Hospital del Mar Research Institute Hospital del Mar Research Institute


21/01/2020 - Press release

New protective marker against cytomegalovirus infection in kidney transplant recipients

A simple blood test could help guide the antiviral treatment given to these patients

Cytomegalovirus infection is a highly prevalent pathology among patients who have undergone a kidney transplant. Studies carried out at the Hospital del Mar and the Hospital del Mar Medical Research Institute indicate that it affects up to 30% of patients in the 6-month period following the operation. That is why finding elements that can act as infection risk markers for this virus is so important. A team of doctors from the hospital and researchers from the IMIM have demonstrated the role that one type of immune system cell, NK (Natural Killer) cells expressing a specific receptor (NKG2C), plays in predicting the risk of developing infection, complementing the existing conventional marker based on T-cell analysis.

Cytomegalovirus infection is very common in the population, and in many cases the virus causes no health problems. However, if the immune system is weakened, for instance in the case of a transplant where immunosuppressive treatment is prescribed to prevent rejection, there may be a new infection or the virus may be reactivated. In these cases, the infection may cause clinical symptoms. The infection has also been linked to the development of other long-term problems (chronic graft rejection and cardiovascular pathology). For this reason, patients at a higher risk receive prophylactic treatment in an attempt to prevent the disease.

In this context, "Understanding the role of NKs and T cells would help us establish the risk of cytomegalovirus infection more accurately, prior to the transplant, and we could modify treatment strategies accordingly", explains Dr. Marta Crespo, one of the main authors of the study, head of the Renal Transplant section of the Nephrology Department at Hospital del Mar and a researcher in the IMIM Nephropathies Group. This work could therefore assist in regulating preventive treatment in some patients, reducing their side effects.

Some of the team members who conducted the study. From left to right, Michelle Ataya, Laura Llinàs, Marta Crespo, Dolores Redondo and Miguel López-Botet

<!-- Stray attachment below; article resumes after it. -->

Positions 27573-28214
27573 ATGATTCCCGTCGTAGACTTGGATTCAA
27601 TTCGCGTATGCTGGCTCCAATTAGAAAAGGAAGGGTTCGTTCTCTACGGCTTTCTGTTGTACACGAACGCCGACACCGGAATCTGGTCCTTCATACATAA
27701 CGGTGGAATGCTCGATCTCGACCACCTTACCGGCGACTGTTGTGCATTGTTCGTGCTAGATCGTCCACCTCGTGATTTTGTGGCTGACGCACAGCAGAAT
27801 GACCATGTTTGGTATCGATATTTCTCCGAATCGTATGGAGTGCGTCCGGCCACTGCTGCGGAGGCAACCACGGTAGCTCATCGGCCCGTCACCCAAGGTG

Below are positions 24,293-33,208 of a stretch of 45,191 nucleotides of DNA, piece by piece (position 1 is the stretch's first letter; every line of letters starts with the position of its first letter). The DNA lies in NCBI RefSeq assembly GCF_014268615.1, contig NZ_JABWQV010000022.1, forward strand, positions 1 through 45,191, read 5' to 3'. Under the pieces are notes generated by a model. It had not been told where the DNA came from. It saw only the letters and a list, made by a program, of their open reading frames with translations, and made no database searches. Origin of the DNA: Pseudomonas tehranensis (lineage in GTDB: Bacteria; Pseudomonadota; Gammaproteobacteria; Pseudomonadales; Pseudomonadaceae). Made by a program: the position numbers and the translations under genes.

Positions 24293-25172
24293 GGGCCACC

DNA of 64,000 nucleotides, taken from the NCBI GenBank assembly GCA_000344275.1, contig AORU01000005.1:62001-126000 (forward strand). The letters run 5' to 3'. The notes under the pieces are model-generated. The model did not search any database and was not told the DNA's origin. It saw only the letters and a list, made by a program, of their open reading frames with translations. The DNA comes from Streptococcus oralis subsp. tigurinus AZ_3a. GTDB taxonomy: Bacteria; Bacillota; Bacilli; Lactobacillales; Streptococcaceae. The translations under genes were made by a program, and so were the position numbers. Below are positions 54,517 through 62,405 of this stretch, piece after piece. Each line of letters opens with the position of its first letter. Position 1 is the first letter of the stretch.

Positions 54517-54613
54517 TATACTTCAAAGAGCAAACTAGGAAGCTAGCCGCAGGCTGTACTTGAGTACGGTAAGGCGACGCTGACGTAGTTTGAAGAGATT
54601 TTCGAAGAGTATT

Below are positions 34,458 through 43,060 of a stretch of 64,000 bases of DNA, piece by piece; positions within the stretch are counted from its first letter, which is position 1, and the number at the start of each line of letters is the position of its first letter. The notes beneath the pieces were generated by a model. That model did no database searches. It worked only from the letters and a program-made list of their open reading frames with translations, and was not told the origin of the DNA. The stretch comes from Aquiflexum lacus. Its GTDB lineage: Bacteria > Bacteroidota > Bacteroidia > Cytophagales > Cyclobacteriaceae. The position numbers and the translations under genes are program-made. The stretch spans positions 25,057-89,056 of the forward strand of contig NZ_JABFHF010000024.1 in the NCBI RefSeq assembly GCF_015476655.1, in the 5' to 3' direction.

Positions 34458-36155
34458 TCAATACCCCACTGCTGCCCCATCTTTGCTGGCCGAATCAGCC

With a blood test

The presence of NK cells with the NKG2C receptor in the blood varies in different people, but it increases in those who have been infected by cytomegalovirus as this helps the immune system to better control any possible reactivation of the virus. As pointed out by the final author of the study, Dr. Miguel López-Botet, head of the Immunology Service at Hospital del Mar, coordinator of the Immunity and Infection Research Group at the IMIM and a professor at Pompeu Fabra University, "Having these cells helps protect the individual from developing cytomegalovirus infection after receiving a transplant."

Furthermore, Dr. López-Botet reminds us that we must also bear in mind the important role played by other immune system cells, the T-cells. In summary, he highlights that "We have made progress in our understanding of the mechanisms controlling post-transplant infection, and this may lead to the development of a new biomarker that defines risk and improves therapeutic intervention".

The study analysed data from 145 patients who had a kidney transplant, 48 of whom were found to be infected. Blood tests were used to analyse the presence of NK cells with the NKG2C marker, as well as their levels, confirming that patients with higher levels were better protected against cytomegalovirus. Compared to currently available diagnostic techniques, this is a simple, low-cost test that can help predict the risk of infection by this virus in transplant recipients. The researchers have not analysed whether these results can be extrapolated to patients undergoing other types of transplant, but they suggest that the findings are likely to be transferable.

Reference article

Michelle Ataya, Dolores Redondo?Pachón, Laura Llinàs?Mallol, José Yélamos, Gemma Heredia, María J. Pérez?Sáez, Joan Vila, Marcel Costa?García, Dàlia Raïch?Regué, Carlos Vilches, Julio Pascual, Marta Crespo, Miguel López?Botet. Pretransplant adaptive NKG2C+ NK cells protect against cytomegalovirus infection in kidney transplant recipientsAm J Transplant. 2019; 00: 1- 14.

Further information

IMIM/Hospital del Mar Communications Service: David Collantes 600402785, Marta Calsina 93 3160680, Rosa Manaut, 618509885

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